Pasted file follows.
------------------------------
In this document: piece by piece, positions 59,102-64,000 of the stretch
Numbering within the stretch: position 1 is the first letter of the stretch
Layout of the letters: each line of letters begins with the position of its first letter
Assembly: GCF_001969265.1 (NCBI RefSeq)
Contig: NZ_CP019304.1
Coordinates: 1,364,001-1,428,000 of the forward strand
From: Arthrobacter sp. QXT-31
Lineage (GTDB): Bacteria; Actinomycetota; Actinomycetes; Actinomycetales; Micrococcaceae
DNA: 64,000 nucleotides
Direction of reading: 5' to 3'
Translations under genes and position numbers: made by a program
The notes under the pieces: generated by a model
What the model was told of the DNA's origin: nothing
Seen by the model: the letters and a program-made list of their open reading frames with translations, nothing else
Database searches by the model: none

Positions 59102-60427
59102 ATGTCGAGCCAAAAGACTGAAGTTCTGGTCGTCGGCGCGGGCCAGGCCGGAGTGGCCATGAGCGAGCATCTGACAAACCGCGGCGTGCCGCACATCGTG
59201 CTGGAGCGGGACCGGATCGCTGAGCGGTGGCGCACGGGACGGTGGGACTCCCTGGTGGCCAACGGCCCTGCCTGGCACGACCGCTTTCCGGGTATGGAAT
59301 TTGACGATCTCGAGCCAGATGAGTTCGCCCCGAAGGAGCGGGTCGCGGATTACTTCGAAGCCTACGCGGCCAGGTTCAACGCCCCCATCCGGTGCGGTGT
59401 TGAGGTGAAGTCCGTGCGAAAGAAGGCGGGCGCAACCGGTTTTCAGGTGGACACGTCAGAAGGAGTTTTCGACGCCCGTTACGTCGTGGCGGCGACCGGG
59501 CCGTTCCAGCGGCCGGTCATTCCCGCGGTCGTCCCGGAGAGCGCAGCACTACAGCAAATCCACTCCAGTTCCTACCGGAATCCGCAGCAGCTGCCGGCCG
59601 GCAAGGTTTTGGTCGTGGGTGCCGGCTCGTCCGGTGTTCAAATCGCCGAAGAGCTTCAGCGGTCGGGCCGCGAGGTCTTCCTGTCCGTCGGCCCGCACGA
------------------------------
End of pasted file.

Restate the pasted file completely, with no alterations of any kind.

In this document: piece by piece, positions 59,102-64,000 of the stretch
Numbering within the stretch: position 1 is the first letter of the stretch
Layout of the letters: each line of letters begins with the position of its first letter
Assembly: GCF_001969265.1 (NCBI RefSeq)
Contig: NZ_CP019304.1
Coordinates: 1,364,001-1,428,000 of the forward strand
From: Arthrobacter sp. QXT-31
Lineage (GTDB): Bacteria; Actinomycetota; Actinomycetes; Actinomycetales; Micrococcaceae
DNA: 64,000 nucleotides
Direction of reading: 5' to 3'
Translations under genes and position numbers: made by a program
The notes under the pieces: generated by a model
What the model was told of the DNA's origin: nothing
Seen by the model: the letters and a program-made list of their open reading frames with translations, nothing else
Database searches by the model: none

Positions 59102-60427
59102 ATGTCGAGCCAAAAGACTGAAGTTCTGGTCGTCGGCGCGGGCCAGGCCGGAGTGGCCATGAGCGAGCATCTGACAAACCGCGGCGTGCCGCACATCGTG
59201 CTGGAGCGGGACCGGATCGCTGAGCGGTGGCGCACGGGACGGTGGGACTCCCTGGTGGCCAACGGCCCTGCCTGGCACGACCGCTTTCCGGGTATGGAAT
59301 TTGACGATCTCGAGCCAGATGAGTTCGCCCCGAAGGAGCGGGTCGCGGATTACTTCGAAGCCTACGCGGCCAGGTTCAACGCCCCCATCCGGTGCGGTGT
59401 TGAGGTGAAGTCCGTGCGAAAGAAGGCGGGCGCAACCGGTTTTCAGGTGGACACGTCAGAAGGAGTTTTCGACGCCCGTTACGTCGTGGCGGCGACCGGG
59501 CCGTTCCAGCGGCCGGTCATTCCCGCGGTCGTCCCGGAGAGCGCAGCACTACAGCAAATCCACTCCAGTTCCTACCGGAATCCGCAGCAGCTGCCGGCCG
59601 GCAAGGTTTTGGTCGTGGGTGCCGGCTCGTCCGGTGTTCAAATCGCCGAAGAGCTTCAGCGGTCGGGCCGCGAGGTCTTCCTGTCCGTCGGCCCGCACGA